In a recent model, a client was using population, growth, and historical performance as decision criteria. We suggested thinking of these criterion as "objectives" -- there is a fine line between criteria and objective, but there is a difference.
For example, "size" could be a criteria when selecting a new car. But the problem with using just "size" to describe what you want is that it does not tell you if "big" size or "small" size is desired.
Alternatively, thinking of the problem in terms of "objectives" you might say, "I need a car that is easy to park in the city..." Perhaps my "objective" then is "easy to park?" There may be larger cars with tighter turning radius or maybe I really do need a "short car" to be able to fit into small parking spaces--a Smart Car. Thinking in terms of "objectives that I want to achieve" forces further analysis and tends to generate questions that could refine the decision criteria.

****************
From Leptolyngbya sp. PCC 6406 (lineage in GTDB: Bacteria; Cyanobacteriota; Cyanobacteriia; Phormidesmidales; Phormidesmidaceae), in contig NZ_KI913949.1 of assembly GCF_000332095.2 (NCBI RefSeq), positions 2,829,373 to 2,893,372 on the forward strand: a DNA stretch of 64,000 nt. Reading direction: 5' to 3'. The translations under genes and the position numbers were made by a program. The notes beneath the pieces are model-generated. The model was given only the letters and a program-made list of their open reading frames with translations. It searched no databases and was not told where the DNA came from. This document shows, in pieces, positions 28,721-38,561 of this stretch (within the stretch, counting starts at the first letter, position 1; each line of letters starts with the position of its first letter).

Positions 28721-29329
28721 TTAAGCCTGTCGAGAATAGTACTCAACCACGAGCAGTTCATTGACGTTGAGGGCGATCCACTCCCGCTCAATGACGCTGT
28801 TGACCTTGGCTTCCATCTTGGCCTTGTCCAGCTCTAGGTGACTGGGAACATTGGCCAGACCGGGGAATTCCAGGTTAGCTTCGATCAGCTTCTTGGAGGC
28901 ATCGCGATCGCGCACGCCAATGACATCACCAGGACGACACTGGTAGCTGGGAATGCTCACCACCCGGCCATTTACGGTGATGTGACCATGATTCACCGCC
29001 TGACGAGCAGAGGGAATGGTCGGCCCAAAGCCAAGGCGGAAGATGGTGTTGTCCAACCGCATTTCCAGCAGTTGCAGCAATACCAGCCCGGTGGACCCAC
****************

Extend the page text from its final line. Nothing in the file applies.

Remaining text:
So with regard to population and historical performance, we asked "what objectives are you trying to achieve with these?" Engage where population is greater than x? Where historical performance exceeds y? ...and so on. These questions lead to better understanding of what needs to be achieved by the alternatives in the model.